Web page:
I'll apologize in advance for the extremely long drawn out response, but it pertains and is important.

Yes, overclocking does decrease the life of your product. Only if your altering your voltage. If you purchase a card; an example would be a GTX 580 with this criteria:

Clock-Rate: 772 mHz

Shader Clock: 1544 mHz

Memory-Clock: 4005 mHz

Voltage: 1.08 Volts

If you overclock the card to these settings:

Clock-Rate: 860 mHz

Shader Clock: 1720 mHz

Memory-Clock: 4450 mHz

Voltage: 1.08 Volts

Your cards life will not be affected; it's still performing with no adjustments to it's voltage. If you adjust the voltage it will impact the life of your card. The reason is simple, by increasing voltage your also increasing your current (Amperage).

The higher your current and resistance, the higher your voltage. This follows Ohm's law.

Symbol:

Current (Amperage) = I;

Voltage = V;

Resistance = R;

Electrical Field = E;

So these electrical items are all directly related with each other.

V = I * R

Another example would be: Current Density (J), Electrical Field (E), and Conductivity (Ơ).

J = Ơ*E

As you can clearly see altering one of these items will directly impact all of them. The three primary formulas used to calculate current, resistance, and voltage are:

Your next question about Power-Consumption not really being mentioned, isn't true. It's actually a very relevant point. It's measured in almost each and every graphics card. That is measured through Wattage.

This will tie into our previous discussion. The formula that is used for wattage; is in the below method.

Symbol:

Wattage = W;

Volt = V;

Ampere = A;

W = V * A.

So voltage times amperage will attain your wattage.

To follow our previous example above, the GTX 580:

Clock-Rate: 772 mHz

Shader Clock: 1544 mHz

Memory-Clock: 4005 mHz

Voltage: 1.08 Volts

Watts: 244 Watts (idle), 478 (Peak-Load Wattage).

So we have a generalized reference now. But the above formula isn't truly relevant for our desired goal; which is performance per watt.

We would use:

The Ώ represents an Ohm. You'll be able to calculate and you'll notice that your graphics card is idling at 244 Watts, 12 Volts, and 20 Ampere. Now you'll notice that the peak-load is almost double the idle wattage; as you've seen these all directly correlate with each other. That means your card is actually doing: 478 Watts, 12 Volts, and 40 Ampere.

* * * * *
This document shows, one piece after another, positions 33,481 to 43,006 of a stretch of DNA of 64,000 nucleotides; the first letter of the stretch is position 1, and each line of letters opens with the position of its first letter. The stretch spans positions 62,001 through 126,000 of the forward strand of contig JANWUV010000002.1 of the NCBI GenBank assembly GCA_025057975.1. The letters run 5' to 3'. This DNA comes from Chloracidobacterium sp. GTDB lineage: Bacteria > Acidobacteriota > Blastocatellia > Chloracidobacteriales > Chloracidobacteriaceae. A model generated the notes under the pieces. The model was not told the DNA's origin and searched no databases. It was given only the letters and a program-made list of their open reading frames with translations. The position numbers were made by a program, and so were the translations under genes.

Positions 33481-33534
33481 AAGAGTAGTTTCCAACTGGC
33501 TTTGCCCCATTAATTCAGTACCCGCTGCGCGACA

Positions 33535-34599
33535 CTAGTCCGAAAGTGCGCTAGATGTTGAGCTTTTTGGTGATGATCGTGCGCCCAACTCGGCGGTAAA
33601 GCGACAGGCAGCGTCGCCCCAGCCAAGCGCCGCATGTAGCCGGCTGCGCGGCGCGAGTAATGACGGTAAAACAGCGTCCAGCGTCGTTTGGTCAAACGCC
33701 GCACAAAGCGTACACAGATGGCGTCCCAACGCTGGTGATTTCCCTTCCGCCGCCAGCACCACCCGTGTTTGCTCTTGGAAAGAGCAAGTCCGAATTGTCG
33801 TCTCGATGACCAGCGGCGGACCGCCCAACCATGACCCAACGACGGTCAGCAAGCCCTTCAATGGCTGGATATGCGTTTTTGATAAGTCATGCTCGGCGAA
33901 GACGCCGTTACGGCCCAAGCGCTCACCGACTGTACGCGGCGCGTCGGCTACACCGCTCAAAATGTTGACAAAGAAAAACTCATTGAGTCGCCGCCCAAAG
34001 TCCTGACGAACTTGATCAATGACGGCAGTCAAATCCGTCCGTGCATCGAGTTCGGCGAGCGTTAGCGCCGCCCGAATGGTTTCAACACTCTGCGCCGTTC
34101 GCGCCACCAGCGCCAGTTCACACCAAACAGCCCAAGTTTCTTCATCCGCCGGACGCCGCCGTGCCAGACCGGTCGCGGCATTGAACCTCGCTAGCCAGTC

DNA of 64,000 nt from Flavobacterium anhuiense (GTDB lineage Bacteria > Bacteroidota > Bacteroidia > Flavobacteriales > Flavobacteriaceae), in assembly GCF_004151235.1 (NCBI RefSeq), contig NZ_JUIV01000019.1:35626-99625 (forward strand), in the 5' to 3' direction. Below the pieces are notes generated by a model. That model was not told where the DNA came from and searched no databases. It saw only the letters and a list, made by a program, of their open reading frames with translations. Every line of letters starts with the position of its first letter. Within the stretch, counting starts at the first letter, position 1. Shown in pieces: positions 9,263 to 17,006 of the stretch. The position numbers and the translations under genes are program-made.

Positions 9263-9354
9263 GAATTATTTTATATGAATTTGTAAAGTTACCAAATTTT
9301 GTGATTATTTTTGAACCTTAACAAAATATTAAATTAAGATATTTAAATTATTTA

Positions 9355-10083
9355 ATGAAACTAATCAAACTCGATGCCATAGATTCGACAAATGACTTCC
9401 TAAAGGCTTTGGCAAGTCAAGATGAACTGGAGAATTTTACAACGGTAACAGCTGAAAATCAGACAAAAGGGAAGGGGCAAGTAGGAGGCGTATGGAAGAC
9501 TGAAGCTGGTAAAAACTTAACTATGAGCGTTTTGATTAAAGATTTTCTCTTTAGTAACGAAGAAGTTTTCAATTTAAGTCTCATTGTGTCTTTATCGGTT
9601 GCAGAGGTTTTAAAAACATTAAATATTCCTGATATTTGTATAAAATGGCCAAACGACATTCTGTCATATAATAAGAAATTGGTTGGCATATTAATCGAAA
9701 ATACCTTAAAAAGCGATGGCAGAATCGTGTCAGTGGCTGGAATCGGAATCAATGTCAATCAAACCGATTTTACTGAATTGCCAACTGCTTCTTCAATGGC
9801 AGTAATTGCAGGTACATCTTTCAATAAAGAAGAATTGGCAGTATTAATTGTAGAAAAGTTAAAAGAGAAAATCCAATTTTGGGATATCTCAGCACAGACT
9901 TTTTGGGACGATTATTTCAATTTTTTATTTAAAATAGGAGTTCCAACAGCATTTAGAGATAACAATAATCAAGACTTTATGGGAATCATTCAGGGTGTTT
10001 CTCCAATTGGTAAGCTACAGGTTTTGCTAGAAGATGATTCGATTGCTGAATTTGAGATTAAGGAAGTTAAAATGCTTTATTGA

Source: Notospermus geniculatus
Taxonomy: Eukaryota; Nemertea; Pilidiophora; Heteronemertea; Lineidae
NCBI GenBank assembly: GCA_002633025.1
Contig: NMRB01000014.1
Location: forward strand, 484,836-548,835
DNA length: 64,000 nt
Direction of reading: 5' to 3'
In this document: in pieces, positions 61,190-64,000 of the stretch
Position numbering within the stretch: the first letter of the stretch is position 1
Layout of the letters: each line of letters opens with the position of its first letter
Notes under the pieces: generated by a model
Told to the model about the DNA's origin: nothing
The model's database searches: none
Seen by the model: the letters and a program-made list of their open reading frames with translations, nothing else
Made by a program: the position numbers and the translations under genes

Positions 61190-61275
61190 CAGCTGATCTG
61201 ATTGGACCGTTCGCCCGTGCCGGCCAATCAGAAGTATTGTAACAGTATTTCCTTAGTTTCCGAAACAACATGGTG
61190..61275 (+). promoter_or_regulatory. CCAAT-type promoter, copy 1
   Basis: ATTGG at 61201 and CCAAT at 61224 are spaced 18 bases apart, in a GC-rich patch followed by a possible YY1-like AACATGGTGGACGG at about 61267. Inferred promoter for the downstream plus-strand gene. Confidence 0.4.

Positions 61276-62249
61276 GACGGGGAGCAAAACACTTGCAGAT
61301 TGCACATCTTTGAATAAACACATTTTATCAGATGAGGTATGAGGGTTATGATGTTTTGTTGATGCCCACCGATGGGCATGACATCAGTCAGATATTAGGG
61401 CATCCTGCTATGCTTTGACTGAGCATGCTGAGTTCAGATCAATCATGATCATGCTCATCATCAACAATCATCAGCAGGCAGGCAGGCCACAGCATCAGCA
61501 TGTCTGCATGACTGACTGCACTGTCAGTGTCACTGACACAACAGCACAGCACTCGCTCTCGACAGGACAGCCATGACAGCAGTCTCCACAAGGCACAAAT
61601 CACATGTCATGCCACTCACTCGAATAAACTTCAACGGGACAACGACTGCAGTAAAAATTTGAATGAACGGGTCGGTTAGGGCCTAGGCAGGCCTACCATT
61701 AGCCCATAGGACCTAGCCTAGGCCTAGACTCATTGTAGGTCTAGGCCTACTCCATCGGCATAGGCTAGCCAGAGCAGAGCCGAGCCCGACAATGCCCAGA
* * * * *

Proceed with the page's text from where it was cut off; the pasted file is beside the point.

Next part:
You can see the importance this will play in your machine. Not just in performance per watt; but can your Power-Supply adjust and power the card properly. If you aren't able to deliver the proper values, the card or Power-Supply may become damaged.

By using the formula, you'll be able to compare the statistics of a 680 and a 580. You'll be able to notice that the 680 is three times higher in most areas (clock, memory, stream processors) but draws less power. The 680 in idle draws around 194 watts. Plus the architecture of Kepler with the items being thread based; allows for more items to congruently function without increasing heat or wattage too drastic.

This is what makes these new cards so incredible. They maintain greater efficiency at higher speeds with less power consumption, even when overclocked. To help you visualize the difference here is an article that Tom's Hardware did comparing several cards.

http://www.tomshardware.com/reviews/geforce-gtx-680-rev...
You'll notice that the 680 is around 144% better in performance. Essentially this measurement is concluded by the computational value per watt. How fast can the card compute a task 100,000,000 million times for an example.

Which it will do 32 bit's at a time (Red, Green, Blue, Alpha). Those four items make up the 32 bit's.

So modern day cards are measured by how much wattage is used. What is the constraint of the possible power drawn. The peak performance is limited by the amount of power it may draw and how quickly the heat can dissipate. So the watt; is a direct translation to it's peak power.

Your final remark about overclocking your 670. Each card is made differently, though customer A bought card C, and customer B bought card C, from the same vendor. The silicon may be different. What I mean, is it someones card possess slightly more then it'll allow for more heat dissipation. As your still bound by the same amount of transistors, but there is either a greater thickness or surface area for the heat to spread to.

This slight difference, can be the difference between 1.1 ghz or 1.3 ghz.

Additionally that is only one slice of this significantly larger puzzle. Overclocking can be hindered due to room temperature, card temperature, cooling, heat dissipation, voltage, power-supply, and several other variables.

When you attempt to attain higher performance from your card you have to eliminate several variables. Work your way up to the “Overclocking Barrier.” Essentially move each slider until your card fails; once you've found the peak level on each section you then would begin undervolting or overvolting. This will allow you to either create less heat to push it further; or produce more current to push it further. The environmental variables will start to play a greater role.

Your particular card is a terrific card. It uses the same board as a 680, but at less wattage. Which will allow you to overclock past a stock 680, and five to ten percent less performance compared to the 680. This performance isn't computational, but merely slight clock differences and slightly higher power-consumption.

I'd like to apologize for this long explanation. But some of the fundamentals are important. As it will help you understand slightly better. If I've messed up any aspect, I'm hoping the community will correct me. It's been a long day for me, my brain is fried.

Best of luck overclocking. If you need assistance, the community is here for you.